CSPI asks USDA to name poultry producers tied to recent Salmonella superbug outbreaks
Nonprofit group requests names of slaughterhouses and processors whose meat tested positive for Salmonella outbreak strains
The nonprofit Center for Science in the Public Interest today submitted a request under the Freedom of Information Act urging officials at the U.S. Department of Agriculture to release the test results from slaughterhouses and processing establishments whose products have tested positive for strains of multidrug-resistant Salmonella tied to two recent outbreaks: a raw turkey outbreak that is still ongoing and a raw chicken outbreak that recently ended. The combined outbreaks have been linked to more than 400 cases of illness, 132 hospitalizations, and 2 deaths. Both outbreak strains have been detected in products from multiple poultry companies and have the potential to cause further illnesses.
The group also urged the USDA to report the same information for all similar multi-source outbreaks in the future. Releasing the names of slaughterhouses involved in widespread outbreaks can help prevent illnesses by informing purchasing decisions, allowing consumers to take greater precautions in the kitchen, and providing companies with strong incentive to eliminate the pathogens, according to CSPI.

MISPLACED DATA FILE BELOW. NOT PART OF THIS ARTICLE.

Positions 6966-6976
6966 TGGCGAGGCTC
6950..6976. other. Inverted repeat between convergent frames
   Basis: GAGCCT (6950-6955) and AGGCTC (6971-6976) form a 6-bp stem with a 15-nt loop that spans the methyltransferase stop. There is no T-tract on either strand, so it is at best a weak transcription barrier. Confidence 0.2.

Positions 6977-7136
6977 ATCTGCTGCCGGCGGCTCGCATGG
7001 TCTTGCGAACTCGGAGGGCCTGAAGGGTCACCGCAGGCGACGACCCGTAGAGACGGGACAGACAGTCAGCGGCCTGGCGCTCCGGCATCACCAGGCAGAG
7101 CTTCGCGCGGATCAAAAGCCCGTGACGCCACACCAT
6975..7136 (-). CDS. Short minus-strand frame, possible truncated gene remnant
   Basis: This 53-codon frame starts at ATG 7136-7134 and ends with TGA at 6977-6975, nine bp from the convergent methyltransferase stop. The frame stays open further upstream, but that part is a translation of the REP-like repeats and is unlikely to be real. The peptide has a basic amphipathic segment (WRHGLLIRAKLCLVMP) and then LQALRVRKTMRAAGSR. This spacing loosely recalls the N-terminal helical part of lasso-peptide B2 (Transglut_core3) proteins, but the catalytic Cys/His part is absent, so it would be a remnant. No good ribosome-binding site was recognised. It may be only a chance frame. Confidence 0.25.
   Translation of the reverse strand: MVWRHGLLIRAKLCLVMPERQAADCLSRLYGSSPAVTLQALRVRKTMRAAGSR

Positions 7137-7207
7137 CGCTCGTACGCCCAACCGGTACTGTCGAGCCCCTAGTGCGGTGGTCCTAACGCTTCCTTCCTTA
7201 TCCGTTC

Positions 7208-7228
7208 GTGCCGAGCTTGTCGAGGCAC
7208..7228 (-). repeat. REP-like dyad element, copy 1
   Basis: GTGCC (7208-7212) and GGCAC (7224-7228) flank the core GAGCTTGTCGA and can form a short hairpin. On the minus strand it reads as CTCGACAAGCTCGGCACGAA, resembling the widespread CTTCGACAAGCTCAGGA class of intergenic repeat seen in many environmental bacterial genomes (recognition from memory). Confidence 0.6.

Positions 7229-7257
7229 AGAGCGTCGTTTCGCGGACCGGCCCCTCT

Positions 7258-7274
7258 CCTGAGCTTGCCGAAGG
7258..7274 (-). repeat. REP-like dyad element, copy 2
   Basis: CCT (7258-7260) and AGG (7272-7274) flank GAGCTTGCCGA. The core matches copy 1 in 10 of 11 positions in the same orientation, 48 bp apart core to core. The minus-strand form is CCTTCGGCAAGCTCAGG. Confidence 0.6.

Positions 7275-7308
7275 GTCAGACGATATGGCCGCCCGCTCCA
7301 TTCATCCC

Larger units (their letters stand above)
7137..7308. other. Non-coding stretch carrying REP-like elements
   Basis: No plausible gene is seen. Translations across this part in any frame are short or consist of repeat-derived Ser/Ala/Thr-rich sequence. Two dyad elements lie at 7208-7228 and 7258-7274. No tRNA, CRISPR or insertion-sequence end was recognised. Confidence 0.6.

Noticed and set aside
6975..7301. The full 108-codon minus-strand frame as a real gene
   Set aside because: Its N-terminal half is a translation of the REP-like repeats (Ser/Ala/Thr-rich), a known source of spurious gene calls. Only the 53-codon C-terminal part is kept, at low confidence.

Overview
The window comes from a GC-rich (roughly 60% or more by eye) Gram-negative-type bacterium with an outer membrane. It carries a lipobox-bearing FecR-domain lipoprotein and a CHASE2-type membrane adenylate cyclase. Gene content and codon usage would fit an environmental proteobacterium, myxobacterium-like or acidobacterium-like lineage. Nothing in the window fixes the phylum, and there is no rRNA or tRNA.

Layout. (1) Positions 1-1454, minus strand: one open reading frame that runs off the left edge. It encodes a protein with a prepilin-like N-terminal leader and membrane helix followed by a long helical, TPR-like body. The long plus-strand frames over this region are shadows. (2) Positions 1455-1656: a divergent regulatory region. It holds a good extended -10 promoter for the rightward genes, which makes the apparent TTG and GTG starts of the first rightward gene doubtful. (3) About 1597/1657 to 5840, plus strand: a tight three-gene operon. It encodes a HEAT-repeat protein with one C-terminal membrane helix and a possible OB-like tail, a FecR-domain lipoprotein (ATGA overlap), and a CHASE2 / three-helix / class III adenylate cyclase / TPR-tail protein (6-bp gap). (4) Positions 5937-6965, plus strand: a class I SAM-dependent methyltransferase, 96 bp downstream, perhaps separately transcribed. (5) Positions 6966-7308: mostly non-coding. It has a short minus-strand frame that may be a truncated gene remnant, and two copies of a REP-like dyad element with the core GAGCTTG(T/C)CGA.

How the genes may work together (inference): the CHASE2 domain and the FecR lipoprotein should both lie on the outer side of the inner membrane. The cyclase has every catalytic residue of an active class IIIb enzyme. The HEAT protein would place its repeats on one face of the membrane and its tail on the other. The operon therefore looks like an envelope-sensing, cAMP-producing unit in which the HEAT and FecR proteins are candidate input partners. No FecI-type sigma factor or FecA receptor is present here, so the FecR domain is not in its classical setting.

“Rather than treat positive test results as a secret shared only with individual producers, the USDA should publicly release the information,” wrote CSPI deputy director of regulatory affairs Sarah Sorscher. “By providing a more comprehensive picture of where the disease strain is appearing in the food supply, the USDA can help ensure that industry swiftly understands and eliminates the risk.”
CSPI also criticized the USDA for refusing to publish the names of establishments associated with the turkey outbreak following requests by consumer groups last fall. The USDA had responded to those requests by saying that “it would be grossly irresponsible and reckless” to release the names when “a link from an establishment to an illness has not been made.”
“[W]e question the agency’s outdated policy of requiring this type of direct linkage prior to sharing vital health information with the public,” Sorscher wrote. “Sunlight is said to be the best disinfectant. We urge the USDA to apply that remedy here by shedding public light on data it has gathered that can help prevent people from getting sick or dying.”
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